Saturday, February 2, 2008

Asustek Computer, a leading maker of personal computers and computer parts, announced on Wednesday a lineup of various devices that will be marketed under Eee trademark. The family will include a desktop, an HDTV and a monitor with build-in PC. The new products will allow Asus to enter the new markets, though, the success is hardly inevitable.

Eee Desktop

The first Eee product to be released this year is Asus E-DT (or Eee DT), an inexpensive desktop sold without a monitor. Initially the device will be based on an Intel Celeron microprocessor, but eventually its insides will be switched to code-named Shelton platform. It is projected that the computer will cost less than $300 with possibilities to reduce the pricing to sub-$200 level, the firm said at a news-conference.

Since conventional desktop computers seem to be get less and less popular, it the Eee desktop PC will hardly get popular, fairly due to the fact that systems from companies like Dell or HP, not talking about large local manufacturers, are more likely to find themselves in huge retail stores, to a degree because the system will be based on Linux and partly because the computer comes without a monitor.

Eee Monitor

Asus E-Monitor will be an all-in-one desktop system like Apple iMac, Dell XPS One or Gateway One based on Intel Shelton platform. The PC will have 19” or 21” screen and is projected to feature a TV-tuner. The company expects the system to be priced at sub-$500 level and make it available in September.

Given its low price level and untraditional form-factor, the Eee Monitor from Asus may find clients for itself. However, likely performance constraints and Linux operating system may leave the device on shelves stores rather than land them atop of end-users’ desks.


Perhaps, the most ambitious Asus Eee device so far is Asus E-TV: a 42” LCD HDTV with build-in Linux based PC that is due in September as well. Nothing is known about the device, there are more questions than answers, e.g., whether it will offer full-HD resolution (1920x1080 with progressive scan) along with high-quality high-definition video post-processing engine, what type of matrix is set to be used, etc.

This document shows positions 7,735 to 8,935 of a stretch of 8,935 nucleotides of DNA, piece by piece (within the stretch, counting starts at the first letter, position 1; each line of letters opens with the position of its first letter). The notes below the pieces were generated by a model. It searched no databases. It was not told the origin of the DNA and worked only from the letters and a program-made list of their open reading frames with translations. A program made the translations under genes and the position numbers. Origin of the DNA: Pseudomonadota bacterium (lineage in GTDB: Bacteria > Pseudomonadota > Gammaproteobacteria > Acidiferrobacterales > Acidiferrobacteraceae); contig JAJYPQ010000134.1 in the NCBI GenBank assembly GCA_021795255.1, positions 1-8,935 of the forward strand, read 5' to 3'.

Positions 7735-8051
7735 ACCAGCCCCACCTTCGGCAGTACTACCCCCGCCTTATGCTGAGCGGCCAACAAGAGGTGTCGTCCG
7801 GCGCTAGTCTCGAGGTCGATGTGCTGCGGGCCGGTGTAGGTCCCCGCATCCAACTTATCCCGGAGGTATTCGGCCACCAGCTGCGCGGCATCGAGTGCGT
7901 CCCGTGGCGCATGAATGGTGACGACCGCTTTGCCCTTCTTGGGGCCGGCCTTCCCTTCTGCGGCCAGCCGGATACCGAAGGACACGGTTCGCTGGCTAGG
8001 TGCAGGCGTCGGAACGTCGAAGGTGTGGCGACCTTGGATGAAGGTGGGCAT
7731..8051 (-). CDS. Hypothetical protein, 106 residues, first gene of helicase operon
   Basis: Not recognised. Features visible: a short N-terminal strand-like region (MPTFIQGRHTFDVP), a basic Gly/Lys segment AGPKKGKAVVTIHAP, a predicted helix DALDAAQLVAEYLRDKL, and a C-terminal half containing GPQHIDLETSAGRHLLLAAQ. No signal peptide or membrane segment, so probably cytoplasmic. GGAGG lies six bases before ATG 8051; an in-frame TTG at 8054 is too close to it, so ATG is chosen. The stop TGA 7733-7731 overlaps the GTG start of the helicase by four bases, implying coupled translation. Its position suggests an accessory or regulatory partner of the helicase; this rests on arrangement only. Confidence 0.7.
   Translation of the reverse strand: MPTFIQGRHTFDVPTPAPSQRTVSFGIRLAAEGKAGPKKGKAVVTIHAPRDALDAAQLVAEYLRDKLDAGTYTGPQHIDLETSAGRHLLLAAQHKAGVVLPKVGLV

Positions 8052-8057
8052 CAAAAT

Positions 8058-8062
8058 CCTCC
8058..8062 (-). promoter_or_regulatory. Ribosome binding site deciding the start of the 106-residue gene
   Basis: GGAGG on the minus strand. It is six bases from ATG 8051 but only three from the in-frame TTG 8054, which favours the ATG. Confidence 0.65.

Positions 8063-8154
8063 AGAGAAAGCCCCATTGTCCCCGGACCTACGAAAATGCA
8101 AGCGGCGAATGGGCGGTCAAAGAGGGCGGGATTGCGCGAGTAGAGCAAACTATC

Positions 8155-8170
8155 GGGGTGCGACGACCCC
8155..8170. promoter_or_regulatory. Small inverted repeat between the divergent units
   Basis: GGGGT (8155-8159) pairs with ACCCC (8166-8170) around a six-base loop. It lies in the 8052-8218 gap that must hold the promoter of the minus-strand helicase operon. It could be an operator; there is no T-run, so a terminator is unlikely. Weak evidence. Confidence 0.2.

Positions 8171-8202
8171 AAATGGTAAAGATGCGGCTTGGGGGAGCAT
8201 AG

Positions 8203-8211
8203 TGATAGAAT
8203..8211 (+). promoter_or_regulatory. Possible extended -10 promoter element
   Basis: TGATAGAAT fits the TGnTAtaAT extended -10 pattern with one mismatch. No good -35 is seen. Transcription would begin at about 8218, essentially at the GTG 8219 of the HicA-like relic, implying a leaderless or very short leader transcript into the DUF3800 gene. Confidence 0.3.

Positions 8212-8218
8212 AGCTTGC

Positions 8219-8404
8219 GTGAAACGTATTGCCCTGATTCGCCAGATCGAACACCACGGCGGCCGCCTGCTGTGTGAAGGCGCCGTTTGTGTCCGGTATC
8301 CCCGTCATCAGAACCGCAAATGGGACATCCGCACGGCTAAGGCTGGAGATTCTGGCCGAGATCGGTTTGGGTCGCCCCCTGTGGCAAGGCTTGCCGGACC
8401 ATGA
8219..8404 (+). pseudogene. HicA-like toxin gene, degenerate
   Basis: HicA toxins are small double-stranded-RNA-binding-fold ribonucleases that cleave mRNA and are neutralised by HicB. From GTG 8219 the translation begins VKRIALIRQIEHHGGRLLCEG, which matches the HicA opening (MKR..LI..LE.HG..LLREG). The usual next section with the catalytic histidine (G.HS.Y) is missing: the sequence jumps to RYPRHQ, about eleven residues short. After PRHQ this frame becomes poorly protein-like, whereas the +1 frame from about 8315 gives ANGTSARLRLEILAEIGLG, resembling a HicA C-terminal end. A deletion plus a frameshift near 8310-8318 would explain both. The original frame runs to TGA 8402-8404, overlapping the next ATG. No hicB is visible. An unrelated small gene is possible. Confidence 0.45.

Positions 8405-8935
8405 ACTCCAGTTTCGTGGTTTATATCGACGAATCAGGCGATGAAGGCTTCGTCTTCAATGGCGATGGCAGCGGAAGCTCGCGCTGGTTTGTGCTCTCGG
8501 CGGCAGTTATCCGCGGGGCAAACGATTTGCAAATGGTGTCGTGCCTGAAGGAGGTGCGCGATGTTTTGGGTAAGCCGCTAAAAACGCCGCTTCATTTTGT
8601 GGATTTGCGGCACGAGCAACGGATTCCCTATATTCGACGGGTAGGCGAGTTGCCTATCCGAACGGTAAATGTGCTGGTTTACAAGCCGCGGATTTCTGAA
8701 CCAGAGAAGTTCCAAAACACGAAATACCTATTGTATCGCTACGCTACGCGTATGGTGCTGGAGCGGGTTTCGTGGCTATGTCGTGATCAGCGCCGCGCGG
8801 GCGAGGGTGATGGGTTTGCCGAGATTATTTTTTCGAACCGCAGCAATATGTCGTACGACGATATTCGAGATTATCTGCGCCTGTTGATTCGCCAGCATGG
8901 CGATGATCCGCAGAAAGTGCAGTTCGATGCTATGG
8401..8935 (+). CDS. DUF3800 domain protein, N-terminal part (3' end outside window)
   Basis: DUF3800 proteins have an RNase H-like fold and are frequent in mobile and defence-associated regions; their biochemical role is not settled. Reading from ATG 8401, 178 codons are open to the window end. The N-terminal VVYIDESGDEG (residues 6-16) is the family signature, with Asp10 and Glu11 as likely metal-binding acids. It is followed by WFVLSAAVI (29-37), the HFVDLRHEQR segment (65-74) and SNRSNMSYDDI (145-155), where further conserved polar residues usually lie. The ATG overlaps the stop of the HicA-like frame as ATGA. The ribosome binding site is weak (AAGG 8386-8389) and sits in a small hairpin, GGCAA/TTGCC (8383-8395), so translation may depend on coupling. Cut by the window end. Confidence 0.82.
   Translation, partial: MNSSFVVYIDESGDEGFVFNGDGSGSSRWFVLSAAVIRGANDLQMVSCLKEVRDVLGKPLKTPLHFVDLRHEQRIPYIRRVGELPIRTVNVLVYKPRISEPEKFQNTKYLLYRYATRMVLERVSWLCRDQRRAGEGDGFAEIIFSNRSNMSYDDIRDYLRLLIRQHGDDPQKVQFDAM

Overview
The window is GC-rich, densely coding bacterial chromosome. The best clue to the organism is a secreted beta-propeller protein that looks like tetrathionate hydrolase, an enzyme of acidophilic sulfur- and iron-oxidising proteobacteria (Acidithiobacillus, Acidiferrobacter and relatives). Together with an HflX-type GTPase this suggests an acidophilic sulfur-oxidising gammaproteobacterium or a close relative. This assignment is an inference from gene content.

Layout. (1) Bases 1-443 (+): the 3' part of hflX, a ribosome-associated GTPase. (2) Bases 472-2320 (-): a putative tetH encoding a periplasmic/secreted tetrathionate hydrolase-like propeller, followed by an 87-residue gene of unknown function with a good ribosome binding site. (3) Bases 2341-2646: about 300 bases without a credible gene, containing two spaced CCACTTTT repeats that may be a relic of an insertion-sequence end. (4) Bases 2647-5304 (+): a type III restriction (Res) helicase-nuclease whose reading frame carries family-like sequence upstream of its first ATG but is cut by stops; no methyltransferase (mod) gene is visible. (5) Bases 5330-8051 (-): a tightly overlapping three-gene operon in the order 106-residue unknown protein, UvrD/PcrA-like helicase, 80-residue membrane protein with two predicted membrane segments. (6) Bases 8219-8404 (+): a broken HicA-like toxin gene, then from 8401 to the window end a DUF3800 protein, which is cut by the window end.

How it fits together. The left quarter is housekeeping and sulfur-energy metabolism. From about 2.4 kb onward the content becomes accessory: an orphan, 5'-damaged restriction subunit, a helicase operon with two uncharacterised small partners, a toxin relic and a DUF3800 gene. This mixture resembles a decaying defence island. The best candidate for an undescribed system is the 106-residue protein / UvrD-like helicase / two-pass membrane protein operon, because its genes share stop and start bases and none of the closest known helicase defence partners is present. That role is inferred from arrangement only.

This is not the first time when Asustek attempts to enter the market of consumer electronics: about four years ago the company unveiled its DigiMatrix device that was a barebone for building home theatre personal computers. At the time the product failed to become successful, but the company has not forgotten its intentions to find itself on the market with Samsung or Sony.

A potential problem that Asus may face with its E-TV is that neither “Asus” nor “Eee” are well-known outside the world of personal computers. While “Asus Eee PC” name may cause some kind of “innovative” attitude, given the fact that Eee is widely discussed in the press, it may also cause negative attitude, as many know that the Eee PC is an inexpensive and simplistic solution, not a high-end high-performance device.


Not only large electronics conglomerates call their product lineups differently (e.g. Sony’s Vaio is PC and Bravia is a TV), but smaller consumer electronics makers try to follow too (Apple’s iPod is a portable digital media player, whereas Apple TV is a set-top-box). Therefore, calling everything from a notebook to a desktop to a TV with the same brand will inevitably ruin the value of this brand and will cause confusion among end-users.

Perhaps, Asustek just wants its Asus Eee PCs and devices to become Nintendo Wii of personal computers, but in that case it needs to invent something unique about it. For example, despite of low-performance graphics engine and microprocessor, Nintendo Wii has motion-sensitive game-controller, which is not available on other game machines. Meanwhile, all the Asus Eee PC has now is relatively low-performance hardware amid simplistic operating system and low-price. But Asus thinks it is enough.

“Traditional PCs are too powerful, no matter in the home or office; we are seeing quad-core rising with octo-core coming in the near future, and the more cores in a CPU, the more memory the system needs. Is all this really necessary? With the Eee PC we decided to go back to basics, to bring the focus to just functions and reasonable price levels,” said said Jonney Shih, chief executive of Asustek, in an interview last November.

Given the message that Asustek has been sending about Eee, it is unlikely that there are clear skies for the Eee products and the brand itself: hardly a lot of people would like to go back to basics from currently available crystal-clear photos, high-definition videos, high-quality games and some other quality features that exist as a result of performance improvements.

Asustek Computer has to aggressively penetrate new markets in order to keep its revenues growing, now that its contract manufacturing businesses act like independent units. However, it is unlikely that Eee family of different products will let Asus increase its earnings and profits.

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